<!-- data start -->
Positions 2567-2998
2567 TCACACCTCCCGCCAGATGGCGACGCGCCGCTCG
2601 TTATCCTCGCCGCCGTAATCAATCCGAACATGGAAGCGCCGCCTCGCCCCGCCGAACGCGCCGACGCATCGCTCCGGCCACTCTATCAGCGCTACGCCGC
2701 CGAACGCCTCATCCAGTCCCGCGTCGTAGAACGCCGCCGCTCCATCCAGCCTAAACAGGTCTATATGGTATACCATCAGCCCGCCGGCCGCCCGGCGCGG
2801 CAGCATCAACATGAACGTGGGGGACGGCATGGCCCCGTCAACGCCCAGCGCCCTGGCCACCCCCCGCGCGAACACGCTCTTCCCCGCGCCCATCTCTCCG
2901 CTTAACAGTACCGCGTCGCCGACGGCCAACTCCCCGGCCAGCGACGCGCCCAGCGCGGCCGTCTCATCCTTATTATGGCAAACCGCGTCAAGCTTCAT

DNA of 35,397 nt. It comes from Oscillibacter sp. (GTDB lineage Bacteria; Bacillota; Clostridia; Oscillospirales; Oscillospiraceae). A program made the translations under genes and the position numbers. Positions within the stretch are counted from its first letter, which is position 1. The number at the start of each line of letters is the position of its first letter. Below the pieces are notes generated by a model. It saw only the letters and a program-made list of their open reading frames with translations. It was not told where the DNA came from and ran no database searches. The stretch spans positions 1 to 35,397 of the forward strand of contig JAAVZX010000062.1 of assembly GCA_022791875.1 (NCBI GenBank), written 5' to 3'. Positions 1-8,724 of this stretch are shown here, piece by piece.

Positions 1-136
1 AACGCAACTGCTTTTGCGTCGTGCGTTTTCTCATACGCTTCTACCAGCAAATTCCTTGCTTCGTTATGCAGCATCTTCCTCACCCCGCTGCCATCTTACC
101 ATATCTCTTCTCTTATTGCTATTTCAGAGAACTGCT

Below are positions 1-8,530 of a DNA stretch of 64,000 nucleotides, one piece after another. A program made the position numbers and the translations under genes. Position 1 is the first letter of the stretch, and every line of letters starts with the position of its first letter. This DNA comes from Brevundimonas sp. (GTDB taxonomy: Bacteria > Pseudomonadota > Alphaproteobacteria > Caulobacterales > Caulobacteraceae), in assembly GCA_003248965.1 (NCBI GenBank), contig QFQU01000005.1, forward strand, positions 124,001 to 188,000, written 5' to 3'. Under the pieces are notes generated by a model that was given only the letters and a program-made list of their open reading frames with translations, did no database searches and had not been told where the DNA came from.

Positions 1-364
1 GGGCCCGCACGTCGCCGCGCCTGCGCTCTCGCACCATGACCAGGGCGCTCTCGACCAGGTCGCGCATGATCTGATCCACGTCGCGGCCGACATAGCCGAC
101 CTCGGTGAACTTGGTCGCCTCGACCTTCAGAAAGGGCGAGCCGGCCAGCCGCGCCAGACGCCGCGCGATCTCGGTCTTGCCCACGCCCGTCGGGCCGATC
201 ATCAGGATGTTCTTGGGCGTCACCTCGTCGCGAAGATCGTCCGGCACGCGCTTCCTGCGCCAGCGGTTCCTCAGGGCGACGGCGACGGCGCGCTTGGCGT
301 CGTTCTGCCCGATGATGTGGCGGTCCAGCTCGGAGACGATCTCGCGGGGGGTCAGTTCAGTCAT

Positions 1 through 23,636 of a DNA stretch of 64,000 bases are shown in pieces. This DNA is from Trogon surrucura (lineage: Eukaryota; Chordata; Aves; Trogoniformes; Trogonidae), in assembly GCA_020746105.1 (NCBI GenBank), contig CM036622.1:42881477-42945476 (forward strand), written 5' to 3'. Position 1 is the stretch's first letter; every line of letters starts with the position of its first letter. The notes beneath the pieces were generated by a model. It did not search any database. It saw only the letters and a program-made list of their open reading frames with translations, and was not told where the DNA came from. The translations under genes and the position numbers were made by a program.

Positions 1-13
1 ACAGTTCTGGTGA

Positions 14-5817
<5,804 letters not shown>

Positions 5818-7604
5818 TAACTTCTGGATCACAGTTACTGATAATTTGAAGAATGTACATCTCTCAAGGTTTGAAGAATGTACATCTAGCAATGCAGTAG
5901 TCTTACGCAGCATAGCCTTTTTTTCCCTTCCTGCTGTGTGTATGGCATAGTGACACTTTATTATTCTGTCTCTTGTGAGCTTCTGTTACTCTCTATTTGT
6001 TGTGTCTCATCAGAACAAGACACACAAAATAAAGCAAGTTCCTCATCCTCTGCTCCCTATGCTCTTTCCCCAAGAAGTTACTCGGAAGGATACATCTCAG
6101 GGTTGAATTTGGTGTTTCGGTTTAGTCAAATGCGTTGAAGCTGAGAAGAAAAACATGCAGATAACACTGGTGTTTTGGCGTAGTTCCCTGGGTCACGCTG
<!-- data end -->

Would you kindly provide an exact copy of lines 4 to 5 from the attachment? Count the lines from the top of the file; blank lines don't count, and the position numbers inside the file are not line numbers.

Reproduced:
2701 CGAACGCCTCATCCAGTCCCGCGTCGTAGAACGCCGCCGCTCCATCCAGCCTAAACAGGTCTATATGGTATACCATCAGCCCGCCGGCCGCCCGGCGCGG
2801 CAGCATCAACATGAACGTGGGGGACGGCATGGCCCCGTCAACGCCCAGCGCCCTGGCCACCCCCCGCGCGAACACGCTCTTCCCCGCGCCCATCTCTCCG